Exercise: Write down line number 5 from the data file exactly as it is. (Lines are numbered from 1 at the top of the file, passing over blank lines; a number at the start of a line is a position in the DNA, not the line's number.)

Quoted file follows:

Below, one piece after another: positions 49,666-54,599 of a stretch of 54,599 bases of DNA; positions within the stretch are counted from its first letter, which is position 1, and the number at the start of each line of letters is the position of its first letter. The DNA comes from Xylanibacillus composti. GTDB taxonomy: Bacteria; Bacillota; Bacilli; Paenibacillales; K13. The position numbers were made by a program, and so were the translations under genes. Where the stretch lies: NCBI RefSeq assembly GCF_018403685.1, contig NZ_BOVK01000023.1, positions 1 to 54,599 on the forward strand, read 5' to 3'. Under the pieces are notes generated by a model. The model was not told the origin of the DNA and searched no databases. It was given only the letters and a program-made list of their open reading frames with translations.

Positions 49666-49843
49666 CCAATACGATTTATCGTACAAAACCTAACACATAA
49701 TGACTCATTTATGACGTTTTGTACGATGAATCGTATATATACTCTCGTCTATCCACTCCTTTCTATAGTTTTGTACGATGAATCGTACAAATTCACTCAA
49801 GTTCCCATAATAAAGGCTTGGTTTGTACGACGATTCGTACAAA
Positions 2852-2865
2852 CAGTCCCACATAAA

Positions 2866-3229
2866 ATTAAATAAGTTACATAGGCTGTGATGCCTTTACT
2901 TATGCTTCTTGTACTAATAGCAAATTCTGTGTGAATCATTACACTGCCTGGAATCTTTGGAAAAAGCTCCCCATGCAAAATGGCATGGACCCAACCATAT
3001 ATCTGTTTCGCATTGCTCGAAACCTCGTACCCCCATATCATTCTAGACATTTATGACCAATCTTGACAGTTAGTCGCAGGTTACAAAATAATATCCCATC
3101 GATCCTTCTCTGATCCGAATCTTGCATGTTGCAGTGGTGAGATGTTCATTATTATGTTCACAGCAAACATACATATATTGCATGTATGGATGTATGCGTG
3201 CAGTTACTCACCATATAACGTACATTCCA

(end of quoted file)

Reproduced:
49801 GTTCCCATAATAAAGGCTTGGTTTGTACGACGATTCGTACAAA